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Creative Volunteer Training

Kidsplace UnscriptedOne of the things I’ve struggled with over the years of working with volunteer leaders, has been how I could train my volunteers (leaders, partners, whatever you call them at your church) without stopping down their schedules for afternoons at a time.   My experience tells me that when holding a training meeting those people that most need the training don’t show up.   It’s a strange phenomenon actually.   (If you’re that volunteer that has missed the last dozen training meetings at your church, then consider yourself the person I’m talking about!)

I’ve also tried emails, but I found that most of them were not reading the emails all the way to the end.   How do I know this?   Because I got sneaky and started hiding messages at the bottom of the email offering Starbucks, Sonic Drive-In, and Smoothie King incentives to those first 5 people to respond to my email.   When nobody but your wife responds, something isn’t getting through to the people!

Over the past few months, I’ve tried something quite different.   Different for me anyways.   I’ve been sending training videos out to a portion of our Sunday Morning volunteer team.   The videos are rarely longer than 4-5 minutes and are filmed in various locations around the church.   I’ve been testing it out specifically with  the team that serves during our largest gathering of Elementary children; at the 4th service on Sunday.   In total this team represents 13 people, so it’s not a small team; but it’s not too large that we don’t all know each other.   (That being said, I could use an additional 13 leaders, if you know what I mean.)

Here are some of the things that these silly training videos have allowed me to do:

  1. The videos have opened up opportunity for more “fellowship only”   time.   My team loves to hang out, and now when we gather we simply want to hang out.   No agenda, no training, no meeting; just good old fashioned fellowship time!
  2. I’ve worked hard to not let the videos become stale and tired.   I’ve attempted to make them personal, by being funny and letting my mistakes just stay on the finished product.   I’m going for informal, not formal.   I fill it with titles that poke fun at my mistakes and my looks.    I’m not afraid to laugh at my own expense, so it comes naturally.
  3. I’ve used the videos to push upcoming events, and remind my leaders about   things I’ve reminded them about 100 times before.   Repetition is the key to good promotion!
  4. I’ve taken requests from the leaders about what small group leading training tips they need.   I’ve gotten great ideas for topics.   For example, I’ve covered how to get kids to open up and talk, how to control an unruly group, how to pray with children, and how to adjust small group materials to different age groups.

Now for the obligatory disclaimers:

I still see us doing some in-person training down the line, and when we do I hope that I can make it worth their time and energy to attend.   I don’t see myself offering a in-house training more than twice a year.   (I’m settled on maybe once a year.)   I also email the links to the videos through Constant Contact, so that I can see who has opened and watched the videos.   I’ve even gone to some leaders that never opened them, and inquired about why they are not watching the training.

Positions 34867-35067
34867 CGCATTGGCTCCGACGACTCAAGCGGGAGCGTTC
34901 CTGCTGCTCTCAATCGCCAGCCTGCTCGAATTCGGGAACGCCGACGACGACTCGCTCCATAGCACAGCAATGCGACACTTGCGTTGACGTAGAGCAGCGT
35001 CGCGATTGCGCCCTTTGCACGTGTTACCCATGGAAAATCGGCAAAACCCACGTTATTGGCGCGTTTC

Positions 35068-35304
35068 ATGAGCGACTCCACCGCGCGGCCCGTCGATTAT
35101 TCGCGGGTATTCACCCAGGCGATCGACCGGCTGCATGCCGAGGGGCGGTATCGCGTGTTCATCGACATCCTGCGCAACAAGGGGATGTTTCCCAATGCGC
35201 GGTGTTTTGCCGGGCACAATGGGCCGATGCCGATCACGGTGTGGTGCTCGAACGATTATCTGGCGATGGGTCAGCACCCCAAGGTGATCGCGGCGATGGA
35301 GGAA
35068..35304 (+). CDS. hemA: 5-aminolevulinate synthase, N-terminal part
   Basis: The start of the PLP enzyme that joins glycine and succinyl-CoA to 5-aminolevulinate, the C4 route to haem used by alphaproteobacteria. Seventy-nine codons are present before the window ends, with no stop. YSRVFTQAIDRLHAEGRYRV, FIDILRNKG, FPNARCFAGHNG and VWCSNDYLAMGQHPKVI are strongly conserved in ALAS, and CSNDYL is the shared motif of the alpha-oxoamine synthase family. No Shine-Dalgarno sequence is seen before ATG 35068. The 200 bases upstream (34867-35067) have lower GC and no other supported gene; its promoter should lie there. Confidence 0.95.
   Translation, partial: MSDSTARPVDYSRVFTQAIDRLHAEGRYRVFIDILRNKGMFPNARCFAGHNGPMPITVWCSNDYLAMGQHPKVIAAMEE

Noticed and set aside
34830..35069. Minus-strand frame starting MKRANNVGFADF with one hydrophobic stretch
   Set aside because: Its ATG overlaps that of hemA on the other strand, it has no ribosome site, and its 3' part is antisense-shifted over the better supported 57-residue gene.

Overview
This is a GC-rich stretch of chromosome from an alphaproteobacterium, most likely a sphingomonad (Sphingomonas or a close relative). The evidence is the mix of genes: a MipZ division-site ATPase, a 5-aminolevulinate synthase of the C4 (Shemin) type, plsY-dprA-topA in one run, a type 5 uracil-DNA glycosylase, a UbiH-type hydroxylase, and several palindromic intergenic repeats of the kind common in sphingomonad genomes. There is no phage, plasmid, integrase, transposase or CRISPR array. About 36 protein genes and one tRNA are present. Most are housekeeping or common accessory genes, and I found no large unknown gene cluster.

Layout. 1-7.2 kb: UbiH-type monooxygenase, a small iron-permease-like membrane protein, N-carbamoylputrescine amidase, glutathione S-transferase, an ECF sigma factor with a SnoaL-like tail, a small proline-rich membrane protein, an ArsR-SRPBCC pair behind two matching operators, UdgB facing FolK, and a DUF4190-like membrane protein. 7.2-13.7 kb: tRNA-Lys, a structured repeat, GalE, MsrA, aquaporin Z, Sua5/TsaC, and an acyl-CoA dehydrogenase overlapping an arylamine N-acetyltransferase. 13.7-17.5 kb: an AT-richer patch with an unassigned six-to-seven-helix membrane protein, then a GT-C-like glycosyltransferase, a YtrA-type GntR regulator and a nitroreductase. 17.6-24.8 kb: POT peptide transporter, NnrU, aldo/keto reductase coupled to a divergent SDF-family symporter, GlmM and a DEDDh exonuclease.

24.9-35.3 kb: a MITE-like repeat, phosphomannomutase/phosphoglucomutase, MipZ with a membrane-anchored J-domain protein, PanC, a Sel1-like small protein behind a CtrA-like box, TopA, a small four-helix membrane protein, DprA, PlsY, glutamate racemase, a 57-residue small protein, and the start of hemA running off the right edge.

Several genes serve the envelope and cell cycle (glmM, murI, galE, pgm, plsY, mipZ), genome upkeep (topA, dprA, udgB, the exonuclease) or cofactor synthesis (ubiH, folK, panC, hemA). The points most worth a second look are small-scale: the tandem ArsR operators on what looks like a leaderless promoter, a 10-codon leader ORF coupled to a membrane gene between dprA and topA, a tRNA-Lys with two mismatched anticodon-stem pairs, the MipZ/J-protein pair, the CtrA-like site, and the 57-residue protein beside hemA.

Now in all honesty, you’d have to talk to one of my leaders to gauge how worthwhile they’ve really been.   If you can find them and get them to open up, then do share!   The feedback that I’ve gotten is that they like them, and I keep getting requests for more.

I’m sharing a few of my videos here, but the rest are at VIMEO.   It’s quite amazing what you can do with a camcorder and iMovie these days, huh?

So how do you get information to your volunteers?  What have you tried with success?

Would something like this work for you?

Jonathan Cliff is married to his wife Starr and they together live out their days with two sons and a daughter. Jonathan serves as one of the Pastors at Grace Community Church in Clarksville, Tennessee; where he works with leaders throughout the city to help develop Christian community that leads to deep and meaningful spiritual friendships. His journey has been an adventurous one, having served in the local church for 15 years in family ministry developing leaders, building environments for kids and students to belong, and encouraging parents to take big spiritual steps with their families.

4 Comments

  1. Kenny · August 24, 2009

    So I was watching the first video and kept wondering, are his glasses crooked? Then you started trying to fix them. Ha!

    Love the videos though! Good stuff!

    Kenny
    .-= Kenny ´s last blog ..Twitter Weekly Updates for 2009-08-23 =-.

  2. john mullis · August 26, 2009

    I’m going to take this idea to the BANK with my team. Thanks! I kiss your feet, littlepastor man. oh my golly gosh.

  3. john mullis · August 26, 2009

    oh. one more thing. re:emails to leaders and 1st 5 responders get something.
    i’ve tried that approach and the feedback i received was that people didn’t respond because they didn’t want to seem greedy. every once in a while i’ll do a ‘test’ in a similar way, but i’ll just ask them to reply and let me know they got the email. i actually get a way better response when i don’t offer anything.
    that’s my experience and i’m sticking to it.
    john